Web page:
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The Ultimate Hiker's Guide to Blister Treatment and Prevention

Stopping blisters in their tracks before they stop you in yours.

By: Kristen Fuller + Save to a List

“Blisters are a painful experience, but if you get enough blisters in the same place, they will eventually produce a callus. That is what we call maturity”.

-Harry Herbert Miller

Blisters are one of the worst nightmares for hikers. One small tiny hot spot can throw off your game, cause excruciating pain and can prevent you from going back out on the trails. Some of us are more blister-prone than others and require blister prevention care before every hike while others can wear any type of sock and footwear and never worry about a blister. I am known to pop blisters on the trails, rub my feet in Vaseline, cover my feet in duct tape and spend way too much money on socks to keep my feet dry. After many years of hiking and after a couple of tearful breakdowns on the trails and many talks with outdoors experts, I have FINALLY found the best blister prevention and treatment for me. Keep in mind that every foot is different and therefore blister care may differ among individuals. For example I never get blisters in between my toes but I have many friends who are very blister-prone in this area. It may take you a few different attempts and treatment combinations to find your best blister solution so be patient, don’t be scared to spend some money and happy reading.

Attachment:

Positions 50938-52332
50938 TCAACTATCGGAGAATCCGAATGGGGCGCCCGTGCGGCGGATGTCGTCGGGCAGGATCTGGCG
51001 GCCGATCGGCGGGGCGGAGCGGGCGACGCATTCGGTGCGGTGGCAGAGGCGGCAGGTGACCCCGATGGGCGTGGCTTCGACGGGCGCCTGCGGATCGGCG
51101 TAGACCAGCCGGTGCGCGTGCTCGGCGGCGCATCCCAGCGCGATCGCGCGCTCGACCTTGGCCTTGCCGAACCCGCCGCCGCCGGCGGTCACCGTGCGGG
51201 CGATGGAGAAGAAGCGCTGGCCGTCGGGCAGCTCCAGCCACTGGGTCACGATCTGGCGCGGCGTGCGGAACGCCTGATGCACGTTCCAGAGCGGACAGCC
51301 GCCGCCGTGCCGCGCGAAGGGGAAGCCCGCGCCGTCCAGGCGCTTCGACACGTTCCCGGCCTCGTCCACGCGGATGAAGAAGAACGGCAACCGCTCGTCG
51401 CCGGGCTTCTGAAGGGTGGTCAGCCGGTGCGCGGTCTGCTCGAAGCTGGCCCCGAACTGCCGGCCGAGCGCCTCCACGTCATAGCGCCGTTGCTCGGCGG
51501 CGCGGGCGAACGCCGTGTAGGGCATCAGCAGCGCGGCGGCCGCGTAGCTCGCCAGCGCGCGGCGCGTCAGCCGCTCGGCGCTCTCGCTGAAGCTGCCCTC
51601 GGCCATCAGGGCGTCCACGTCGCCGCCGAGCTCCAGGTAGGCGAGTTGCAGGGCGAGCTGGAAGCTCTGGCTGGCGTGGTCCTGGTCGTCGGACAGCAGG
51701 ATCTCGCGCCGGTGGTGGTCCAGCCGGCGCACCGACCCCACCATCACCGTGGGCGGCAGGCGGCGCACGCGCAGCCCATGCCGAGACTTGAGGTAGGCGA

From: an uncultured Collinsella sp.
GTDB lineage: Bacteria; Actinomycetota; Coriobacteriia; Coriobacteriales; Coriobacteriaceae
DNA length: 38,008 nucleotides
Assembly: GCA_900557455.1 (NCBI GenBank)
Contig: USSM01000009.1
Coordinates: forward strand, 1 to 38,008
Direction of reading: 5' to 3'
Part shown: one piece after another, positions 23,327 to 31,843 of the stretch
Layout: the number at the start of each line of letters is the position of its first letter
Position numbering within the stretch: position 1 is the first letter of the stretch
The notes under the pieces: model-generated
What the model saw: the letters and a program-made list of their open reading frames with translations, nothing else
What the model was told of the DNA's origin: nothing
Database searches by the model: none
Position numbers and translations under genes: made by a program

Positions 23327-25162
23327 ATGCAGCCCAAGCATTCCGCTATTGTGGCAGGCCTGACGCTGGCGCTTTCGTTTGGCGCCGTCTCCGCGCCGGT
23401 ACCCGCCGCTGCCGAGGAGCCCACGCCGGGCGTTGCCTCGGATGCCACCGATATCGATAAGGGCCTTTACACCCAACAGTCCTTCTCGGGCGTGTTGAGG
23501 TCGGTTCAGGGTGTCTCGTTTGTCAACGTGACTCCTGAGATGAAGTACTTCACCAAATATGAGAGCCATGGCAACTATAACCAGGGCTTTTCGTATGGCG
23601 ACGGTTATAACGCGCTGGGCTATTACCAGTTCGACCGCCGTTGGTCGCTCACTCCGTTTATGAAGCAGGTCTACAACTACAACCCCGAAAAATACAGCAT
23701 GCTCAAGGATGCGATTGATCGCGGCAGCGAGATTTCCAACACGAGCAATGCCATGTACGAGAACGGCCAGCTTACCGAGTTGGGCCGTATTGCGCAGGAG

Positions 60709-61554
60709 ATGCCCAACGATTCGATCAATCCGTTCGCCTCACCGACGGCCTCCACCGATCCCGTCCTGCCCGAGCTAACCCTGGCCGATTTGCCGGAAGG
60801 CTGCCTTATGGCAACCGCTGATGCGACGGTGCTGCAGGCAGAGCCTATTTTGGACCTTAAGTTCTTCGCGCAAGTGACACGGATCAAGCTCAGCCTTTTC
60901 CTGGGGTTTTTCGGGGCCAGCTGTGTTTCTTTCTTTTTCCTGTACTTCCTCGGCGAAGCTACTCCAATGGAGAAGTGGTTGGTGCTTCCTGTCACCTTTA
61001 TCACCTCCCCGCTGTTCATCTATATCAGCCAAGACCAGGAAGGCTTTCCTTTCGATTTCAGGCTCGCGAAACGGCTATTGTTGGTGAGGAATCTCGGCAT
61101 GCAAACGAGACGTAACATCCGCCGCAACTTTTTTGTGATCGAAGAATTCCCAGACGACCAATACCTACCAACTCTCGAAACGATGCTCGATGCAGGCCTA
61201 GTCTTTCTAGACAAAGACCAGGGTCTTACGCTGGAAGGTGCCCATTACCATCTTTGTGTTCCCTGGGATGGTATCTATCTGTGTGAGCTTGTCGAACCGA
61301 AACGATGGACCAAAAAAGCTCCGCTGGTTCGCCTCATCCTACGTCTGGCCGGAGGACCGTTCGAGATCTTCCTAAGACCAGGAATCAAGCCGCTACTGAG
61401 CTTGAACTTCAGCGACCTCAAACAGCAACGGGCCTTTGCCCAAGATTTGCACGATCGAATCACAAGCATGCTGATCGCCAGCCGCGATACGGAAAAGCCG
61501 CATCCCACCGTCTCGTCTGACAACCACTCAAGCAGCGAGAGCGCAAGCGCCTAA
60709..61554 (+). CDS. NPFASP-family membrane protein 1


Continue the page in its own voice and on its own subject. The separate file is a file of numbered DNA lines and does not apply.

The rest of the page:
Why do blisters form?

The outer layers of your foot's skin can move more than the sensitive inner layers can. Boots and socks apply pressure and friction as you walk, causing these skin layers to separate and fluid to fill creating a blister. Warm, moist skin blisters quicker than cool, dry skin because warm, moist skin moves easily and therefore sheds easily. In order to prevent blisters we must prevent friction and keep our feet cool and dry.

Let’s talk about blister prevention…


Hiking boots should fit snug everywhere, tight nowhere and offer room to wiggle your toes. Go and get your feet fitted by a footwear expert at REI or your local outdoor retail store and the rule of thumb, depending on the shoe, is to go up a half or one full size because your feet will swell on a hike. Every brand fits differently so try on different brands to see which ones fit your foot the best.